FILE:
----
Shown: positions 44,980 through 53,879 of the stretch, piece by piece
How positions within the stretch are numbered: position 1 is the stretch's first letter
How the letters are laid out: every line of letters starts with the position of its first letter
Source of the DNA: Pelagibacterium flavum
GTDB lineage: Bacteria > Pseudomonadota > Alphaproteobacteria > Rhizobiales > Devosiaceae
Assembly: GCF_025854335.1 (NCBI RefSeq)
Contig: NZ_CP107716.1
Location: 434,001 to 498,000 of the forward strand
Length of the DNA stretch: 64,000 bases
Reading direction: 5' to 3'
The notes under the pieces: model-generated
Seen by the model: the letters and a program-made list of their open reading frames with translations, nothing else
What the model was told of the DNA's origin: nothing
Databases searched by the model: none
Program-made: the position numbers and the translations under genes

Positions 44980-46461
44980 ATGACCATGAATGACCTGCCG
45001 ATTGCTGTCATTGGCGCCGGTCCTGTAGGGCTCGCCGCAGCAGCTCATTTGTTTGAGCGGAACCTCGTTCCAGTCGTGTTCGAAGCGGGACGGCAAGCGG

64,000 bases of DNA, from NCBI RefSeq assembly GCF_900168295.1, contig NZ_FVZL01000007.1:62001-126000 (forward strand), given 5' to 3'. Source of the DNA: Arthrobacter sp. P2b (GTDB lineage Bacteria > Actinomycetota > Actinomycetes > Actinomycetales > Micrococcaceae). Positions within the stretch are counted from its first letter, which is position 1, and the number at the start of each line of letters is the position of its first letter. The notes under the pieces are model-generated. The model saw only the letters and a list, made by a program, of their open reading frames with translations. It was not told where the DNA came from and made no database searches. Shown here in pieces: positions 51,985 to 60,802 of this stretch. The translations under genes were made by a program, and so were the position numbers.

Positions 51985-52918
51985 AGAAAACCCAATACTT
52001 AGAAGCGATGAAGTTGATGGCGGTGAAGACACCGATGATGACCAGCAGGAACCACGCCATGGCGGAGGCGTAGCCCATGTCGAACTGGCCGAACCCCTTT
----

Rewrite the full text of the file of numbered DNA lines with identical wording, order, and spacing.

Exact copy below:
Shown: positions 44,980 through 53,879 of the stretch, piece by piece
How positions within the stretch are numbered: position 1 is the stretch's first letter
How the letters are laid out: every line of letters starts with the position of its first letter
Source of the DNA: Pelagibacterium flavum
GTDB lineage: Bacteria > Pseudomonadota > Alphaproteobacteria > Rhizobiales > Devosiaceae
Assembly: GCF_025854335.1 (NCBI RefSeq)
Contig: NZ_CP107716.1
Location: 434,001 to 498,000 of the forward strand
Length of the DNA stretch: 64,000 bases
Reading direction: 5' to 3'
The notes under the pieces: model-generated
Seen by the model: the letters and a program-made list of their open reading frames with translations, nothing else
What the model was told of the DNA's origin: nothing
Databases searched by the model: none
Program-made: the position numbers and the translations under genes

Positions 44980-46461
44980 ATGACCATGAATGACCTGCCG
45001 ATTGCTGTCATTGGCGCCGGTCCTGTAGGGCTCGCCGCAGCAGCTCATTTGTTTGAGCGGAACCTCGTTCCAGTCGTGTTCGAAGCGGGACGGCAAGCGG

64,000 bases of DNA, from NCBI RefSeq assembly GCF_900168295.1, contig NZ_FVZL01000007.1:62001-126000 (forward strand), given 5' to 3'. Source of the DNA: Arthrobacter sp. P2b (GTDB lineage Bacteria > Actinomycetota > Actinomycetes > Actinomycetales > Micrococcaceae). Positions within the stretch are counted from its first letter, which is position 1, and the number at the start of each line of letters is the position of its first letter. The notes under the pieces are model-generated. The model saw only the letters and a list, made by a program, of their open reading frames with translations. It was not told where the DNA came from and made no database searches. Shown here in pieces: positions 51,985 to 60,802 of this stretch. The translations under genes were made by a program, and so were the position numbers.

Positions 51985-52918
51985 AGAAAACCCAATACTT
52001 AGAAGCGATGAAGTTGATGGCGGTGAAGACACCGATGATGACCAGCAGGAACCACGCCATGGCGGAGGCGTAGCCCATGTCGAACTGGCCGAACCCCTTT